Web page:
Wattle Bird or Yellow-Faced Honeyeater - Mossvale Park Victoria

Wattle Bird or Yellow-Faced Honeyeater – Mossvale Park Victoria

Wattle Bird or Yellow-Faced Honeyeater - Mossvale Park Victoria

Wattle Bird or Yellow-Faced Honeyeater – Mossvale Park Victoria

Wattle Bird or Yellow-Faced Honeyeater - Mossvale Park Victoria

Wattle Bird or Yellow-Faced Honeyeater – Mossvale Park Victoria

And then there are the less usual birds that sometimes come to the park like one I hadn’t seen before and may be a Common or European Starling. The song was certainly different to any I’d heard before. I’m not sure if it’s a good thing or a bad thing to see these birds about. We’re lucky not to see many Sparrows, but Indian Mynah birds are quite prolific in some parts of the township. Thankfully, they appear to like open areas, so we never see them where we live. And then there are the ever-present tiny little birds that zoom about and even when they are still for a few seconds, they are so small that even my longest lens sees them as not much more than a dot most times.

Common or European Starling - Mossvale Park Victoria

Common or European Starling – Mossvale Park Victoria

Golden Whistler - Mossvale Park Victoria

Golden Whistler – Mossvale Park Victoria

More tiny little birds - Mossvale Park Victoria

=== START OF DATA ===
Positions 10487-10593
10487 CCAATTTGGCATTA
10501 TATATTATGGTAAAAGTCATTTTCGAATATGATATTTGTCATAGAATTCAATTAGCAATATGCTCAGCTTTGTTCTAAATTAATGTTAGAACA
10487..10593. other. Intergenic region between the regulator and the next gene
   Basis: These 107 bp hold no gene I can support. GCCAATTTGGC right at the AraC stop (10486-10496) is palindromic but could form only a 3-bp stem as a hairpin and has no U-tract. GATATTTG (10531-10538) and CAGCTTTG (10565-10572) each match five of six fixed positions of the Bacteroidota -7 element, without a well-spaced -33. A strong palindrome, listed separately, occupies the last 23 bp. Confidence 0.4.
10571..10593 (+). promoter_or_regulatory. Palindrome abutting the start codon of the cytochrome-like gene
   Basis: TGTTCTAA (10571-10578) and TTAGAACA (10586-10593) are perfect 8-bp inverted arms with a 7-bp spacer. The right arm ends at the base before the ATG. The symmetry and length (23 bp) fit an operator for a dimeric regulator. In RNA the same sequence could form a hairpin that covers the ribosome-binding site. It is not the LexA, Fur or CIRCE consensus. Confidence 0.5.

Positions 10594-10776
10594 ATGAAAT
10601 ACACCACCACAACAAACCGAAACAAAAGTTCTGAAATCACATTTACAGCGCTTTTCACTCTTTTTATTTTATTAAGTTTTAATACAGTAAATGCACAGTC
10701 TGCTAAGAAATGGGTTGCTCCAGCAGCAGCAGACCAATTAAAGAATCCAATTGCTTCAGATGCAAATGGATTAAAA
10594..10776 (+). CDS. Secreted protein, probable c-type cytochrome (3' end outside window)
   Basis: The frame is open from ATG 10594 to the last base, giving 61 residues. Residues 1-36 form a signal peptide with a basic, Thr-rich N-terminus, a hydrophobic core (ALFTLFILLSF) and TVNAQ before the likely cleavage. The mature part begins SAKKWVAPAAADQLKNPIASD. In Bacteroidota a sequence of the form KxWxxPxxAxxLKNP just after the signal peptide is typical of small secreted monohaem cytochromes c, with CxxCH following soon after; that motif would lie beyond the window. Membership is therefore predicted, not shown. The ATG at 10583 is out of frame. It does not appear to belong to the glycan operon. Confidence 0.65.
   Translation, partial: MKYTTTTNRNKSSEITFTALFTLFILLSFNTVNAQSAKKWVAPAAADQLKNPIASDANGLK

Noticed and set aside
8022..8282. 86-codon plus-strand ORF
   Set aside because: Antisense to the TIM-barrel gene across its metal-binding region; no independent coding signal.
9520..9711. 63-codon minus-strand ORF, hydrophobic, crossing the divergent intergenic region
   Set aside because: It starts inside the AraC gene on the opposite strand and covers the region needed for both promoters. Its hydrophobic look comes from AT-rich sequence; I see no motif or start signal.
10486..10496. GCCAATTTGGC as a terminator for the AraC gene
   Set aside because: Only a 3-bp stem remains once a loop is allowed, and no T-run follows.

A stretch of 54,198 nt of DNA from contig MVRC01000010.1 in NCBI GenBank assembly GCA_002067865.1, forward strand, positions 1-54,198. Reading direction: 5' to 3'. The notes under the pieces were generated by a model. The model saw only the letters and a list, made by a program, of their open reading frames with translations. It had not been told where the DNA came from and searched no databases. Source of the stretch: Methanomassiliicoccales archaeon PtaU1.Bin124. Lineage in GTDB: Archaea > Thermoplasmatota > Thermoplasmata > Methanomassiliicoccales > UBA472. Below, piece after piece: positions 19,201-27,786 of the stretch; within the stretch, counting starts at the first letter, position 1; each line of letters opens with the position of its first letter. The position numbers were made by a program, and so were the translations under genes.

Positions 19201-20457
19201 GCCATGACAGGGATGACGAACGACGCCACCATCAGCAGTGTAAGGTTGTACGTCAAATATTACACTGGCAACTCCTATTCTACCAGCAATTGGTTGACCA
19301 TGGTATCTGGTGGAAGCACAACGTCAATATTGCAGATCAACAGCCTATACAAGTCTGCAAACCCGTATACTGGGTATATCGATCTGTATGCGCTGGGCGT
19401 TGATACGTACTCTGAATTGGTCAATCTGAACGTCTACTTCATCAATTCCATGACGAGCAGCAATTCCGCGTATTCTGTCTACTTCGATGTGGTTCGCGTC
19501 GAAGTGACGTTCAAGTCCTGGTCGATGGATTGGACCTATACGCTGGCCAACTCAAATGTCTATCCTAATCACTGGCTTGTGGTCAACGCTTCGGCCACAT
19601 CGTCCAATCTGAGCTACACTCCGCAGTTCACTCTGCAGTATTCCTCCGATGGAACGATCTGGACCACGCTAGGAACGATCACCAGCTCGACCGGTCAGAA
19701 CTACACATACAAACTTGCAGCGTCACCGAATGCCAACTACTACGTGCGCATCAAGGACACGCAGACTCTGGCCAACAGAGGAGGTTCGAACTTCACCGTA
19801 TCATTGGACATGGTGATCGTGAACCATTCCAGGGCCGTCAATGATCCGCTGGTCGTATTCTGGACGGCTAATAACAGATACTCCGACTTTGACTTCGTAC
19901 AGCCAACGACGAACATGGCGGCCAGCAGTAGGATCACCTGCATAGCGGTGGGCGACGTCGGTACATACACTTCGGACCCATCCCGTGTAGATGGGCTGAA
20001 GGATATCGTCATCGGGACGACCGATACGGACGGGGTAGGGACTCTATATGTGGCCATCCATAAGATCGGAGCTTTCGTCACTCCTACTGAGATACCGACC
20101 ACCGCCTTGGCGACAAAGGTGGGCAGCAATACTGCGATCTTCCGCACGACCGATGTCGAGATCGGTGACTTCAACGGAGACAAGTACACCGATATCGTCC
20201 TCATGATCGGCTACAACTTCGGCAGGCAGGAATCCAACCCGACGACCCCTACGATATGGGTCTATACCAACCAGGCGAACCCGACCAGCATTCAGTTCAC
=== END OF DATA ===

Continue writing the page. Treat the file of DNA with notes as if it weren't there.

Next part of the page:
More tiny little birds – Mossvale Park Victoria

An oddity that I mentioned at the beginning is a locally appearing yabbie, crayfish or what have you (it may be called a Burrowing Crayfish). Certain parts of Mossvale Park are full of these holes in the ground and in the early days I couldn’t fathom what they were. Then one day a similar hole appeared in our yard and one night I went out and shone a torch at the hole and, after waiting for a while, the ugliest and spiniest black yabbie/crayfish emerged partly out of the hole waiting for a meal. These creatures are extremely sensitive to vibrations and even when walking on our concrete footpath, the vibrations were enough to scare the one in our yard. That said, unfortunately it’s abode was destroyed when we had to repair our retaining wall. Other spiny creatures also start to become abundant in Summer.

Yabbie Hole- Mossvale Park Victoria

Yabbie Hole- Mossvale Park Victoria

Spider and Prey - Mossvale Park Victoria

Spider and Prey – Mossvale Park Victoria

Daffodil Spider - Mossvale Park Victoria

Daffodil Spider – Mossvale Park Victoria

There are also other birds about like the Sulphur Crested Cockatoos, Corellas and Galahs, as well as other Parrots, but I never seem to have the right lens at hand when they are about, especially as they tend to gather about in the taller trees. That said, 2017 was most certainly an interesting year at Mossvale Park.